Is A Christian's Heart

Deceitful and Desperately Wicked?

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Quite some time ago, I was talking with a Calvinist about the heresy of Wesleyan Perfectionism. This Calvinist said, "Perfectionism denies the doctrine of Total Depravity." Although I agreed that Perfectionism is a damnable heresy, I did not understand how this heresy would deny Total Depravity (since Total Depravity is a doctrine about the unsaved, not the saved) and asked for clarification. This Calvinist told me that if a Christian can be totally sinless, then this would mean that the Christian's heart is not totally depraved.

What this Calvinist expressed turned out to be a common Calvinistic view: the first "T" in the acronym "TULIP" not only had to do with the total depravity of the unbeliever; it had to do with the total depravity of the believer! My subsequent research was an eye-opener, to say the least. I found that these Calvinists actually deny the transforming work of the Holy Spirit.

The main passage of Scripture that has come up over and over again when I see Calvinists defend their heresy is Jeremiah 17:9. The most well-known wording is in the KJV: "The heart [is] deceitful above all [things], and desperately wicked: who can know it?" (The LITV and YLT translate the Hebrew word anash as "incurable" rather than "desperately wicked.)

When I first found out that this passage was being used by people who claimed to know their Bibles to describe saved people, especially those who claimed to believe the doctrines of grace, I was stunned. This is actually a proof-text for the real doctrine of Total Depravity, showing clearly that there is nothing but wickedness and deceit in the unbeliever's heart and that the condition of the wicked person's heart is incurable. He is as able to change his heart as the Ethiopian is able to change his skin or the leopard is able to change his spots (Jer. 13:23). All the imagination of the thoughts of his heart are continually evil (Gen. 6:5), even from youth (Gen. 8: 21). Everything he thinks, says, and does - even his kindness, morality, and religion - are dead works, evil deeds, and fruit unto death (Psa. 14:2-3; Prov. 4:19; 10:16,32; 12:5,10; 15:8,9,26,28; 21:4,10,27; Isa. 45:20; 64:6; Mat. 7:18; John 3:19-20; Rom. 1:20-32; 3:9-18; 7:5; 8:5-8; 10:2-3; 1Co.2:14; 2Co. 4:3-4; Eph. 4:18; Col. 1:21). Would anyone dare say that any of these verses are describing believers?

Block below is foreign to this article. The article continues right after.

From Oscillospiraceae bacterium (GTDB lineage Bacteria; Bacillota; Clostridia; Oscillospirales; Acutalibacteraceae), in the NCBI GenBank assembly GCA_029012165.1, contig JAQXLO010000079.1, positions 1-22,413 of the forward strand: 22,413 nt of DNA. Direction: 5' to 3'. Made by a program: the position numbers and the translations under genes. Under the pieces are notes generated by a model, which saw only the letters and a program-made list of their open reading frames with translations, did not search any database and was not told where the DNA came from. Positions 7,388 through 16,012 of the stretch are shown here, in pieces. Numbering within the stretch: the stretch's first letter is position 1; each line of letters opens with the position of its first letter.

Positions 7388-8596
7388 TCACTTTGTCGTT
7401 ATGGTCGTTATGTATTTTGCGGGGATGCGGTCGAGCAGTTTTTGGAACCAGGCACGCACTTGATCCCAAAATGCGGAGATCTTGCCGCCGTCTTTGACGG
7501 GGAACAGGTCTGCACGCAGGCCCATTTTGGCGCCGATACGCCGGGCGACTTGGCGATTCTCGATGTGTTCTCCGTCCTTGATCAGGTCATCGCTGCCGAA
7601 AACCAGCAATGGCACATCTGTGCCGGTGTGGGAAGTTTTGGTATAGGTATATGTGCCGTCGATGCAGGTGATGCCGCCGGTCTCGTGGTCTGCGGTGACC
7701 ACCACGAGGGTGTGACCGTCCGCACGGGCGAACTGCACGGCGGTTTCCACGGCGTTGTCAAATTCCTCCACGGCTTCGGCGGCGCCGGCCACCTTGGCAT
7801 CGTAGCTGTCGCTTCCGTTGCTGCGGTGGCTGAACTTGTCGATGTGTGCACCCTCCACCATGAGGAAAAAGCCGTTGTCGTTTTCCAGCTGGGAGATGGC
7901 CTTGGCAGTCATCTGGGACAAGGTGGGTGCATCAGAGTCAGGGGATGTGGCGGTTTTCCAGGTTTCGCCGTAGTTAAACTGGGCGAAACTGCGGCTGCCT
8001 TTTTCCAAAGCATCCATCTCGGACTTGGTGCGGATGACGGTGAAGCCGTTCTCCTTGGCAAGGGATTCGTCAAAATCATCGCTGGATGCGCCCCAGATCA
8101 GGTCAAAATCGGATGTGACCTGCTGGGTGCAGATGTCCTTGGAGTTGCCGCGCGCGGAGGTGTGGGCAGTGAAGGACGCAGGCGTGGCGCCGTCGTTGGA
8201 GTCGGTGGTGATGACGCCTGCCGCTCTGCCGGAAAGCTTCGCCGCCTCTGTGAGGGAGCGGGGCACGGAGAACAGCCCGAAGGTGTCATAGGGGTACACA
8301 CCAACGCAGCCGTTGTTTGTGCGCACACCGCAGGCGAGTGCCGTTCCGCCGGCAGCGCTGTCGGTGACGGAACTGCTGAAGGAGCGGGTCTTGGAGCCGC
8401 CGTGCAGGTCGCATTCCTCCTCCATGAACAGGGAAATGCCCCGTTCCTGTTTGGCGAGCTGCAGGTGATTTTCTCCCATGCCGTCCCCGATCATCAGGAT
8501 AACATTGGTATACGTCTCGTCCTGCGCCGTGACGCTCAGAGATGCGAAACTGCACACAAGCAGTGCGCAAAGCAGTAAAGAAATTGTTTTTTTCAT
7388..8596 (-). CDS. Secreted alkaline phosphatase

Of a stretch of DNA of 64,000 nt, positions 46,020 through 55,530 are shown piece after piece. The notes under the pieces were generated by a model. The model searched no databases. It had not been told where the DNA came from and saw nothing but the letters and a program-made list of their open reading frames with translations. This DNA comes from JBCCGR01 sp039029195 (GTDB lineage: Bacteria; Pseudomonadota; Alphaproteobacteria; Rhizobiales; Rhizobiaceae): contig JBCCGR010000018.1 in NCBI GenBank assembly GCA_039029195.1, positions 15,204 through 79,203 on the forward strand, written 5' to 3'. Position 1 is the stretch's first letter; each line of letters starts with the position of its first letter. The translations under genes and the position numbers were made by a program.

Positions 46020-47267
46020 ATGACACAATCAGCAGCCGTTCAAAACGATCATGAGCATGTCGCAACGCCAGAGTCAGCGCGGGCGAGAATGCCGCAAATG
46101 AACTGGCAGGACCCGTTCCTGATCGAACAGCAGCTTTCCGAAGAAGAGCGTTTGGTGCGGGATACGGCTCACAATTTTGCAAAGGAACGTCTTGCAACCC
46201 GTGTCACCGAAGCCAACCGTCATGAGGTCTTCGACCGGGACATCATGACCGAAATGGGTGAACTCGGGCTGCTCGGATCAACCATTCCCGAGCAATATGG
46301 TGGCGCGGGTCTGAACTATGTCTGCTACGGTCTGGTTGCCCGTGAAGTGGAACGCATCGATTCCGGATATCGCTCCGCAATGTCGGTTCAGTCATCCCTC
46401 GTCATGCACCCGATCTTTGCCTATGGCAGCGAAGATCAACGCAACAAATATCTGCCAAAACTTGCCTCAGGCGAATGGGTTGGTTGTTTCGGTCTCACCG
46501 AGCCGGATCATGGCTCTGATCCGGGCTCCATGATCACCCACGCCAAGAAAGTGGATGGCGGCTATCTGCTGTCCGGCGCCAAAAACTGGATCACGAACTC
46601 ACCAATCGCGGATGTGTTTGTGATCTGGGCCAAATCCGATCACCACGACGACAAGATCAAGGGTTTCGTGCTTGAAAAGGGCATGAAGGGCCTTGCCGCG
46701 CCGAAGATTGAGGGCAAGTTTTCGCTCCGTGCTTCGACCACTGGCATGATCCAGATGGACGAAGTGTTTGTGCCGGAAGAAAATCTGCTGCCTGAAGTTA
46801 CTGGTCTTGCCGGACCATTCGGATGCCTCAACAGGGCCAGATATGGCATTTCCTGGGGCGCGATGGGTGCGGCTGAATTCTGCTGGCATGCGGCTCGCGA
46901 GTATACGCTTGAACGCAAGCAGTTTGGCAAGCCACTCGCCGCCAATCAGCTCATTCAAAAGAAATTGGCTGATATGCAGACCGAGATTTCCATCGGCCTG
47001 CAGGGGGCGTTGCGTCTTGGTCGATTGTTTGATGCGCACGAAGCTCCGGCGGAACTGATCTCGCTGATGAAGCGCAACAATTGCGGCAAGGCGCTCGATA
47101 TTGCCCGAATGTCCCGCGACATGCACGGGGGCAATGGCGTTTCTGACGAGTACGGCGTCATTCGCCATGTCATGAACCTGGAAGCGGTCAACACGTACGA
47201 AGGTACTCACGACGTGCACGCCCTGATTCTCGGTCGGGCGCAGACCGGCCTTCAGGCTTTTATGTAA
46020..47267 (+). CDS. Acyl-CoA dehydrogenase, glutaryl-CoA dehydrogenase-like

Yet you will read in books and hear in sermons that a believer's heart is deceitful above all things and desperately wicked. In fact, it is seen as humility to say that one's own heart is deceitful above all things and desperately wicked.

Jerry Bridges, in The Pursuit of Holiness, says this: "Sin is still hostile to God and cannot submit to His law (Rom. 8:7). Thus we have an implacable enemy of righteousness right in our own hearts. First of all the scripture indicates that the seat of indwelling sin is the heart (Mark 7:21-23; Gen 6:5; Luke 6:45). The Bible tells us that the heart is deceitful and unsearchable to any but God alone (Jer. 17:9). And in this unsearchable heart dwells the law of sin. Knowing that indwelling sin occupies a heart that is deceitful and unsearchable should make us extremely wary."

Notice that Bridges uses Romans 8:7 to describe sin in a believer! "Because the mind of the flesh [is] enmity towards God; for it is not being subjected to the Law of God, for neither can it [be]." Bridges says that believers have the mind of the flesh that is at enmity toward God and that cannot be subjected to the Law of God! But what does God the Holy Spirit through the apostle Paul say in the two verses right before verse 7? "For the ones that are according to flesh mind the things of the flesh. And the ones according to Spirit [mind] the things of the Spirit. For the mind of the flesh [is] death, but the mind of the Spirit [is] life and peace" (Rom. 8:5-6). And what about the two verses right after verse 7? "And those being in the flesh are not able to please God. But you are not in flesh, but in Spirit, since [the] Spirit of God dwells in you. But if anyone has not [the] Spirit of Christ, this one is not His" (Rom. 8:8-9). The mind of the flesh is death! Those who have the mind of the flesh are enemies of God who cannot please God and who do not have the Spirit of God! What kind of warped thinking is this? Bridges twists the Scripture to his own destruction.